In addition to the sale of products to consumers, Via Varejo also generates income from the Casas Bahia Website through the sale of advertising space to third-parties, including U.S. companies. Via Varejo does this in three ways: (1) preferred product placement, (2) a banner advertising program, and (3) its marketplace seller program. First, through preferred product placement, Via Varejo provides featured displays of a third-party supplier's products on the Casas Bahia Website in exchange for payment or a discount off the cost of the products purchased from the supplier. When a supplier transacts for preferred product placement, its products are displayed on the Casas Bahia Website for an agreed-upon period of time in a more prominent position with distinctive formatting, separate from the regular list of items for sale. Via Varejo and U.S. companies such as Intel, Microsoft, Black & Decker, Hewlett Packard, and Dell, have directly transacted for preferred product placement on the Casas Bahia Website dating as far back as 2009.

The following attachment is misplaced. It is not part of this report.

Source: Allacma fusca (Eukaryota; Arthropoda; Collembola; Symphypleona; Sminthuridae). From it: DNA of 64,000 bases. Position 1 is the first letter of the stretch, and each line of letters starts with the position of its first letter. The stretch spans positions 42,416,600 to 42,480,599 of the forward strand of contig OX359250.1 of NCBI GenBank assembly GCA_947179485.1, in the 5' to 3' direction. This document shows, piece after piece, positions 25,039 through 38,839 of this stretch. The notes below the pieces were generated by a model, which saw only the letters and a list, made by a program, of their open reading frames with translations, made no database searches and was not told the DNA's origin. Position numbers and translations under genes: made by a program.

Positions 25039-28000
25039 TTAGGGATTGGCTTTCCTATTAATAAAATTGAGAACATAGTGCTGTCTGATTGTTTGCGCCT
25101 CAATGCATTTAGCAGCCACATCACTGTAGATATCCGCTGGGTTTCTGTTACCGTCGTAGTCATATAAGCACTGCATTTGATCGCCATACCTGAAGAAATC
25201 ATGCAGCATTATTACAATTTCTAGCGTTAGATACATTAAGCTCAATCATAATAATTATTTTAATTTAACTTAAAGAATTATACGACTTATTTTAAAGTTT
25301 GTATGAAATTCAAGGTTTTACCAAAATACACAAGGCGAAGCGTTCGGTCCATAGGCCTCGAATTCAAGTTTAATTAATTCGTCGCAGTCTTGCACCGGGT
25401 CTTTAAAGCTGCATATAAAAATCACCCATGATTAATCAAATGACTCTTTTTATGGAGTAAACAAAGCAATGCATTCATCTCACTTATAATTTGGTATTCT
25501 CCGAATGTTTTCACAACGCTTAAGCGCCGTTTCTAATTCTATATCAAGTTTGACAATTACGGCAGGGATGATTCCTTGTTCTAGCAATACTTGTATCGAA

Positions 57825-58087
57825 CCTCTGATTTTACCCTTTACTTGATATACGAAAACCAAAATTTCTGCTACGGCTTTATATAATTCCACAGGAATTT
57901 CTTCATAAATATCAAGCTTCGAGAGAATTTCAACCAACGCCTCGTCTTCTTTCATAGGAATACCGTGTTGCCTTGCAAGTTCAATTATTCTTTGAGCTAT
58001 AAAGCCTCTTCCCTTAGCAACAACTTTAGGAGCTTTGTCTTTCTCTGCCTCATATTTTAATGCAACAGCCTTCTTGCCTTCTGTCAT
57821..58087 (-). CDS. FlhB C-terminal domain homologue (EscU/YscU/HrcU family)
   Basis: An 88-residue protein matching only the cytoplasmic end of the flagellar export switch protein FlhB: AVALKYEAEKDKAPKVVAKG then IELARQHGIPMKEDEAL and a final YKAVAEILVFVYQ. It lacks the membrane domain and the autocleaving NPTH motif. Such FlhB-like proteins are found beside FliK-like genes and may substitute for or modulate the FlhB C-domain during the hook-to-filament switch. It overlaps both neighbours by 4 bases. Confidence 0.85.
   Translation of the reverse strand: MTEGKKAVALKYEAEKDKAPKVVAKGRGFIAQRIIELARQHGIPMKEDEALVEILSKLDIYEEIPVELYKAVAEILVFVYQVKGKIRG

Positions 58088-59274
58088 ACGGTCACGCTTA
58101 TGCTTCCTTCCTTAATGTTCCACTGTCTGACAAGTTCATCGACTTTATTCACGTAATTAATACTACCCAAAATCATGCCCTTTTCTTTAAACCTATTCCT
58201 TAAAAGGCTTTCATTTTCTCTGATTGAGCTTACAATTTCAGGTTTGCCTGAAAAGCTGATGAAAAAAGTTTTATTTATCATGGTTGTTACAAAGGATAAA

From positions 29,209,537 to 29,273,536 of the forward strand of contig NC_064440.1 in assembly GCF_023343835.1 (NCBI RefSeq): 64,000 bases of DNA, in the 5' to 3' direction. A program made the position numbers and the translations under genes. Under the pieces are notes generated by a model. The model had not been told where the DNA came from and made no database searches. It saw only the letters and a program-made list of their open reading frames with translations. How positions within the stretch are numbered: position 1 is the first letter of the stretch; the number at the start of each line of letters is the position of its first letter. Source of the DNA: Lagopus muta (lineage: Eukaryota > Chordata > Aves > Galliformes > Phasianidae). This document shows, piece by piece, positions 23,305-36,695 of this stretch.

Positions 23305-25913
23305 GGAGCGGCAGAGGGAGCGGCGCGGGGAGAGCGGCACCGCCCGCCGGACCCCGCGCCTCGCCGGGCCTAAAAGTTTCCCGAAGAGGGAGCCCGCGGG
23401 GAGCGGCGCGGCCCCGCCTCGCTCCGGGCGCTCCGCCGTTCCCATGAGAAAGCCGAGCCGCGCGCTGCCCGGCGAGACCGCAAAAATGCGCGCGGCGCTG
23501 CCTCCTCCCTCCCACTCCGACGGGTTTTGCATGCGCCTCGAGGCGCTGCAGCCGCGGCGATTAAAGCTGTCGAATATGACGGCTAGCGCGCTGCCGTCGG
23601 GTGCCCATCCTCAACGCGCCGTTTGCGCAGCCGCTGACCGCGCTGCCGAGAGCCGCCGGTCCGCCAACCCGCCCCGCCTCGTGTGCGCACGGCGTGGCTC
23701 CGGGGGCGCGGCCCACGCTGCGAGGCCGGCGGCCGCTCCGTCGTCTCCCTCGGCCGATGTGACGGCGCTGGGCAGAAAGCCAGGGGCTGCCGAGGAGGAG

Second, Via Varejo provides third parties, including U.S.-based advertisers, the opportunity to purchase advertising space on the Casas Bahia Website through its banner ad program. Via Varejo has engaged in the banner ad program since 2013. Through this program, Via Varejo sells space on the Casas Bahia Website to ad brokers such as Google, and Google populates the space with the banner advertisements of third parties. The banner ad program allows Via Varejo to monetize the traffic coming to the Casas Bahia Website (as only one in one hundred visitors makes a purchase), which provides a significant additional source of revenue for the company. And third, Via Varejo's marketplace seller program allows third-party vendors to display and independently sell their products on the Casas Bahia Website. Via Varejo first engaged U.S. vendors in its marketplace seller program in 2016.